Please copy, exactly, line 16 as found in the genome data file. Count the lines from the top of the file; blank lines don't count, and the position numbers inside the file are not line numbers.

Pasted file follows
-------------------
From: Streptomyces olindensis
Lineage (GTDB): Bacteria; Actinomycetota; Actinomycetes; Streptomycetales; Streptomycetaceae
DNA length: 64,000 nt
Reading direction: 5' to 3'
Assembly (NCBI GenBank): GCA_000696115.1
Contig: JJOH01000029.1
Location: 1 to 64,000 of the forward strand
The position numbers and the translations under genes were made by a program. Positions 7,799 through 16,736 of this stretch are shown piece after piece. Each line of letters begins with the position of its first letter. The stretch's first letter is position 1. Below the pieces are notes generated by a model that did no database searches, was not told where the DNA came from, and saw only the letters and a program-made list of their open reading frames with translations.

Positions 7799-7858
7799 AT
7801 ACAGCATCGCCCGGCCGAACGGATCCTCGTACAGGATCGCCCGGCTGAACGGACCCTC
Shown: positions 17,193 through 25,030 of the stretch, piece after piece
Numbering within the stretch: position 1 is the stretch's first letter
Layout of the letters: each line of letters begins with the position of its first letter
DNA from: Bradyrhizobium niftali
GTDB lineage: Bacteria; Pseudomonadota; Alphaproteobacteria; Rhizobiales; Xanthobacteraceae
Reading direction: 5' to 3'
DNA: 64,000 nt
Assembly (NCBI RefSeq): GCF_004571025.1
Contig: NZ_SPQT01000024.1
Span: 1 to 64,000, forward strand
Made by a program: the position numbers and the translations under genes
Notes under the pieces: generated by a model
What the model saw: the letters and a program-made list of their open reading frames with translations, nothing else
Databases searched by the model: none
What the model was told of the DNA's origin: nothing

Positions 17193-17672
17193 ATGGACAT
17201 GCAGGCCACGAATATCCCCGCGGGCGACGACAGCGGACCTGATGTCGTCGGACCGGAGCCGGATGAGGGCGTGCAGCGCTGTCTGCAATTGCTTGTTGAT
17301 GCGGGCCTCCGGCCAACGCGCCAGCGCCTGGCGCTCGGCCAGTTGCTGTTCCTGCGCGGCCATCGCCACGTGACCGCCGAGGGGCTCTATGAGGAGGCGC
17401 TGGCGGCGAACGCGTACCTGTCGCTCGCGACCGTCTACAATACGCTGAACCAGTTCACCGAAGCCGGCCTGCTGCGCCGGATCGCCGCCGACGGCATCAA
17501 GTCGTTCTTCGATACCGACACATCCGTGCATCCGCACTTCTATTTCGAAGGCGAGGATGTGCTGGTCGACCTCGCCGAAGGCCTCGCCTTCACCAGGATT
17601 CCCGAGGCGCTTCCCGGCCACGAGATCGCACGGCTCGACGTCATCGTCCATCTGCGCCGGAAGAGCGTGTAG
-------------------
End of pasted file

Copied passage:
GTDB lineage: Bacteria; Pseudomonadota; Alphaproteobacteria; Rhizobiales; Xanthobacteraceae